Juliette and I took a side trip on our hot and sandy way through the Sahara to an oasis village called Chinguitti, said to be the most touristed place in Mauritania for its ancient Islamic scrolls. Being the most touristed place in Mauritania is kind of a contradiction in terms; we were the only foreigners in town when we arrived.
So what happens when you actually go to a real oasis? Is the myth dispelled, is the mystery solved, is the magic destroyed? Not for me; I'm as oblivious as ever, except for perhaps a few details.
First and foremost, there's no crystal clear pond beckoning one to dive in and frolic while camels lap at the shore. Though some oases have water above ground level -- one is even said to have a waterfall -- most are merely places in the desert where the ground water level is high enough to support plant life and man-made wells.
Okay, so there's some water. What about food? As you might guess, most comes from somewhere else. It seems like the only export from this oasis is dates, which are plentiful. There is some livestock as well, but everything else is brought to the shops in a four-wheel-drive pickup. The grains come in large stacks, imprinted with the name of the country or organization who donated it. Makes one wonder who's making the money from the sale, as the shops certainly aren't giving it away. The price of food seems to double with each truck ride, so it's relatively expensive to eat in an oasis.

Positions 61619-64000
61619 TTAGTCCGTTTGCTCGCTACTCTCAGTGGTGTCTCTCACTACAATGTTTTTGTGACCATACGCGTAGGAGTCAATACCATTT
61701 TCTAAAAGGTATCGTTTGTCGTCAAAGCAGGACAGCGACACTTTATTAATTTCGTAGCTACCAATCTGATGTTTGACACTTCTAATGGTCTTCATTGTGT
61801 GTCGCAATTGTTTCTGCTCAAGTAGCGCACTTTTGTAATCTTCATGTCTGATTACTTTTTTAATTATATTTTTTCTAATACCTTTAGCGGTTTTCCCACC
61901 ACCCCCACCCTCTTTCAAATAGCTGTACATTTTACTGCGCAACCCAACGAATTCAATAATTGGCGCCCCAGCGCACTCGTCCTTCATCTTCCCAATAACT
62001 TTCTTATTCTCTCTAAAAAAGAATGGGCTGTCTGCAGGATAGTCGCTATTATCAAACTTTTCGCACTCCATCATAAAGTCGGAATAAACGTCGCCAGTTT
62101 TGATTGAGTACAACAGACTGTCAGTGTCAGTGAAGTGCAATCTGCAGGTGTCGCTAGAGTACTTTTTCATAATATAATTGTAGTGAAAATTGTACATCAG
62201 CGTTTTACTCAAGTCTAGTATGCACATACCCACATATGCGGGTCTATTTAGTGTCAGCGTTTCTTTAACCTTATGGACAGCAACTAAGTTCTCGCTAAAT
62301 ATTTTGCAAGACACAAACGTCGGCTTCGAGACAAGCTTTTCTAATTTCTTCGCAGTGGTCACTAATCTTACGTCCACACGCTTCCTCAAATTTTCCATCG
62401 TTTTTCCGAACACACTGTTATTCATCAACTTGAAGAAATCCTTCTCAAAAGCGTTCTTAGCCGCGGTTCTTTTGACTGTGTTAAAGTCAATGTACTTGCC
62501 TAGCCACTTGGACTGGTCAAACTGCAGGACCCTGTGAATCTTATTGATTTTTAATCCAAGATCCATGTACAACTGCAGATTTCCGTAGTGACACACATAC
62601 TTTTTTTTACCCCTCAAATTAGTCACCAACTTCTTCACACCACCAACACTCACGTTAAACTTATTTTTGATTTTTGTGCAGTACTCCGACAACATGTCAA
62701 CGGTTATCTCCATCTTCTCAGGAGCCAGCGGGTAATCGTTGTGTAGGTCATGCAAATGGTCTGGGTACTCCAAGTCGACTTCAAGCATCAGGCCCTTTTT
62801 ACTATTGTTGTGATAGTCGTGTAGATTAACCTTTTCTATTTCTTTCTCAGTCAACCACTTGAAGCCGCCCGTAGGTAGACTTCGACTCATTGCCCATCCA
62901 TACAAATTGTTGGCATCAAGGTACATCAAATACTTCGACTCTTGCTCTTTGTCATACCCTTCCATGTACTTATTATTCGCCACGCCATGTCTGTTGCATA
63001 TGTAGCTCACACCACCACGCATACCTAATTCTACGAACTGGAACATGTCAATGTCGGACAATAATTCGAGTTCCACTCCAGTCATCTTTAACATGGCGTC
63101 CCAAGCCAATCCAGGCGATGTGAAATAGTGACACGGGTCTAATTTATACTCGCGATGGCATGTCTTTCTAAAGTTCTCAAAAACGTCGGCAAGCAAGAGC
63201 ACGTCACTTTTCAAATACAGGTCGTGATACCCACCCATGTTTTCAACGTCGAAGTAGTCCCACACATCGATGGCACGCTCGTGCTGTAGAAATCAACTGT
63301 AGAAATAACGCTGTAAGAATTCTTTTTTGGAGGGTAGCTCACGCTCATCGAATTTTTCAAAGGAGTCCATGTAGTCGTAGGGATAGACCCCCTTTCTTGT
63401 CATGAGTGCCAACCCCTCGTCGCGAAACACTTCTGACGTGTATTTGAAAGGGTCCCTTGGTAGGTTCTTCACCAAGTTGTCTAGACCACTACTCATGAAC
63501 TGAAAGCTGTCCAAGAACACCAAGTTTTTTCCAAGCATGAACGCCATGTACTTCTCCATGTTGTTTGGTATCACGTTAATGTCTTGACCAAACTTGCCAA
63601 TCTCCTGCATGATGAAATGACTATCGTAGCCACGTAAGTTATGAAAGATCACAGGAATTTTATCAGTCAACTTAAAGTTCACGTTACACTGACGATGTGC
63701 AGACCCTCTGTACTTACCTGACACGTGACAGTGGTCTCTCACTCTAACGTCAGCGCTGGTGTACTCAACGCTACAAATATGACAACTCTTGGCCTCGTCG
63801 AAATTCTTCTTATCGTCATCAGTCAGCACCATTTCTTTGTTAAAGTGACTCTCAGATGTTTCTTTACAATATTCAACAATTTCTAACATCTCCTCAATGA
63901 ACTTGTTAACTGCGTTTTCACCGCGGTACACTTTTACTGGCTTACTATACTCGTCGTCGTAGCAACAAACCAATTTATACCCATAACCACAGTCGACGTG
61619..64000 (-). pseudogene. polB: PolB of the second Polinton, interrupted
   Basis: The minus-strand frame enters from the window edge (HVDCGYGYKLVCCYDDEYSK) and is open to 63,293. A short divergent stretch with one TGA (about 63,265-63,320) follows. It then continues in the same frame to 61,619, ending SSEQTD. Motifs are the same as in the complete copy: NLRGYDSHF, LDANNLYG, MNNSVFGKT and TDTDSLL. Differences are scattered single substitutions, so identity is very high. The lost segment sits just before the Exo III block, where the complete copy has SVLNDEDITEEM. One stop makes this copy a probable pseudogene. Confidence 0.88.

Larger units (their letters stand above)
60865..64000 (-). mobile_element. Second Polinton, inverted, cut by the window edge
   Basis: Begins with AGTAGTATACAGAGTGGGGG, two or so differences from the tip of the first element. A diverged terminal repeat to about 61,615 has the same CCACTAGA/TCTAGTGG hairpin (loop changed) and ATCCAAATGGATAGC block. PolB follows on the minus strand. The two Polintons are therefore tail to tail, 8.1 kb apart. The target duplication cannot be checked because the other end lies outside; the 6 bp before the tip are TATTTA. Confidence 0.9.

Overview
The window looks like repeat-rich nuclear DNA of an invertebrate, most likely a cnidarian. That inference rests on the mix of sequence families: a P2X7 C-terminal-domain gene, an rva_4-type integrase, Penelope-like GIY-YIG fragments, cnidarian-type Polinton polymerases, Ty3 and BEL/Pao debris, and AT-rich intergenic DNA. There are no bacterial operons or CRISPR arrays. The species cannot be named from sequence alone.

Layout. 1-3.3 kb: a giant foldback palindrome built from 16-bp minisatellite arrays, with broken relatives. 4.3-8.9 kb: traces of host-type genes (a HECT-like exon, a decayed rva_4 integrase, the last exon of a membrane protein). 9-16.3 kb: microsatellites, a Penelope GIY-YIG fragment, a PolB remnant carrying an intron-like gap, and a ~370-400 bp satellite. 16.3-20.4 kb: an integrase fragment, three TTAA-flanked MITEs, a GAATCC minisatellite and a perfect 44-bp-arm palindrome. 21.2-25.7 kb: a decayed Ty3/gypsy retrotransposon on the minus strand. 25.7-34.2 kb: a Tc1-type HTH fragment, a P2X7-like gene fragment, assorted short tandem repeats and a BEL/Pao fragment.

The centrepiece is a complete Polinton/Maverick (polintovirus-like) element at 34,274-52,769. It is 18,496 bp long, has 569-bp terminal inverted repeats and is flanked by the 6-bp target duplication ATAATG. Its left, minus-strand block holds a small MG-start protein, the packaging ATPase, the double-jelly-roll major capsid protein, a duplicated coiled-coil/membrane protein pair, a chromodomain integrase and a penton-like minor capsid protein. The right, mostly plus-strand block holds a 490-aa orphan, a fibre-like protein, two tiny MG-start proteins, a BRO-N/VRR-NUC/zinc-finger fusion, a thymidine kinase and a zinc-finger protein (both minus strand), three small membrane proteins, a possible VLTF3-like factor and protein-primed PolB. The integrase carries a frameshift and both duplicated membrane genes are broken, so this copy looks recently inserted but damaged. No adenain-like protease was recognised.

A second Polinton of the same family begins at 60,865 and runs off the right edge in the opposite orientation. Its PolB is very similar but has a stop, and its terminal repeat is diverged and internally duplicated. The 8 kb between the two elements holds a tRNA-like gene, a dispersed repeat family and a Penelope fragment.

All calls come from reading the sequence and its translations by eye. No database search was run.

And entertainment? Well, watching the sand dunes move is fun for a little while, at least for tourists. Because of the extreme heat and because nobody is in a hurry anyway, everything takes a really long time. A wedding, for example, takes three days. Tea takes about an hour, and comes in a series of three tiny cups, fulfilling a specific sequence of relative proportions of green tea, sugar, and fresh mint leaves. So I suppose the most common local entertainment is seeing how long you can make each activity last.
So what's so nice about an oasis? It's all relative, I suppose. Compared with anywhere else in the desert, for example, it's a luxurious haven -- you won't die of thirst here. And compared with a city, it's also a kind of escape; there's a calm here that allows you to notice nature's subtleties. One auberge manager told us of a woman who'd flown in with a tour group, who asked him, "Where is the moon tonight?" The sky was clear -- she'd never noticed that the moon rises at a different time each night, or even that it has different phases, until spending a few nights in the desert. The nomads who travel from oasis to oasis, he told us, know each sand dune and plant along their routes, and know when something changes -- the dunes themselves are not stationary, but move one grain at a time with the wind, like slow-motion waves in an ocean of sand. Living a simple life, away from a constant barrage of abstractions and distractions, allows the mind to calm down and notice more about the world as it is.